These are not organisations that 'rescue' sex workers. Sex workers do not need 'rescue'. These are peer-led organisations that work with sex workers to provide support.
SCOT-PEP (Scotland) - a peer-run Scottish charity that campaigns for the rights of sex workers in Scotland.
National Ugly Mugs (NUM) (UK) - a UK organisation that works to end violence and stigma against sex workers. NUM disseminates sex worker reports of incidents and shares them with other sex workers and front-line support projects across the UK. It shares anonymous intelligence with the police and supports sex workers in accessing the police and other professional services when they have been a victim of crime. There are local Ugly Mug schemes in many countries.
SWOP Behind Bars (US) - a community support organisation for incarcerated sex workers in the USA where sex workers are still criminalised. It provides books, study materials, and sex worker penpals for incarcerated sex workers and provides real support and resources for people who re-enter their communities after incarceration.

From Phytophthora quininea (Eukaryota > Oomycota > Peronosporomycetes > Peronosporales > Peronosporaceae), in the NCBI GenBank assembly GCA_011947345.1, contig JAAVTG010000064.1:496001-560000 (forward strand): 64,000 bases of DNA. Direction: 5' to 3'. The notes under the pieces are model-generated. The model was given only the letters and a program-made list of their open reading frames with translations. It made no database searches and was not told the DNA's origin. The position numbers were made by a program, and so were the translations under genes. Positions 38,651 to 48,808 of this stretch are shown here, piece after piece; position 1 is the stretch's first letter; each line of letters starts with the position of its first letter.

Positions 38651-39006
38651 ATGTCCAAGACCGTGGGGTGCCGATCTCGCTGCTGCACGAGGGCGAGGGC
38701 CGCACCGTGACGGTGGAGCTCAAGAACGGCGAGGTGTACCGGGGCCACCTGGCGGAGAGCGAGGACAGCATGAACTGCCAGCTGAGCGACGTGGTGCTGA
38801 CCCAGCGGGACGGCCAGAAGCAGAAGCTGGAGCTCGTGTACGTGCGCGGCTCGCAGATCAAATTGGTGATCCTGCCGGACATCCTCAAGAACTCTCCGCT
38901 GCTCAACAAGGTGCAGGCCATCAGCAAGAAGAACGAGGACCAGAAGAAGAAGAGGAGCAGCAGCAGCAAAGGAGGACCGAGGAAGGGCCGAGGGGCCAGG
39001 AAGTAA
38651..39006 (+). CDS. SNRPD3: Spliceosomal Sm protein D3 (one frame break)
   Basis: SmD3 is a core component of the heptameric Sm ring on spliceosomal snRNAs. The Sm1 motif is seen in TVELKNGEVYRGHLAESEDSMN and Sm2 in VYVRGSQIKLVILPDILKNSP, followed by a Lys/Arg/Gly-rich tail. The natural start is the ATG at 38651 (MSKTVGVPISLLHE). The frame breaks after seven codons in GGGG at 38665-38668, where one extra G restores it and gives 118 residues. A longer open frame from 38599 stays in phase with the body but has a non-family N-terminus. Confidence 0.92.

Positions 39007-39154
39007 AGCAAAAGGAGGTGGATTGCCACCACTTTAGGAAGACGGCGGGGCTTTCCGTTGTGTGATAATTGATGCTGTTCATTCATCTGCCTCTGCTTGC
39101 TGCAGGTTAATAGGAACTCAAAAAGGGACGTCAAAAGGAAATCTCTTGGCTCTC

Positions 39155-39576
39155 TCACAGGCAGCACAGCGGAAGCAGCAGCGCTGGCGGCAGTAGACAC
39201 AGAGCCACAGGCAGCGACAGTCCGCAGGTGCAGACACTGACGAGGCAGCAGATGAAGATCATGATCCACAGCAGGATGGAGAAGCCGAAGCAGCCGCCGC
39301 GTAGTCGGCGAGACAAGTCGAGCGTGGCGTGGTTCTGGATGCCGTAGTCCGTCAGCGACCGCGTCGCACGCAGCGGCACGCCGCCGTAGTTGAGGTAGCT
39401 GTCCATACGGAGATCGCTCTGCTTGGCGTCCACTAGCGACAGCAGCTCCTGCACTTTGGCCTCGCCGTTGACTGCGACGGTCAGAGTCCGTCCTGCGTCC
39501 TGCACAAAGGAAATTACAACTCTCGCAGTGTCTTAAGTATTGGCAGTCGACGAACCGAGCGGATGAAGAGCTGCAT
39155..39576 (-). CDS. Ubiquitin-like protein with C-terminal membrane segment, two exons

Aids Alliance - an alliance working on HIV, health and human rights through local, national and global action with communities in over 40 countries on four continents. It works through community action and designs and delivers health services with the involvement of people living with and most affected by HIV.
Amnesty International - a worldwide organisation campaigning for human rights, which has very bravely adopted a policy in support of the decriminalisation of prostitution. To understand more about why it took this step read its Q&A: Policy to Protect the Human Rights of Sex Workers.
Contributing Skills in Exchange for Time
I contribute my wide range of media and IT skills to the organisations and people I work with. I try to develop relationships with people so that in the longer term I can help them learn some of these skills for themselves – I myself learned about visual storytelling thanks to a DIY ethos and I think it's important to pass on knowledge.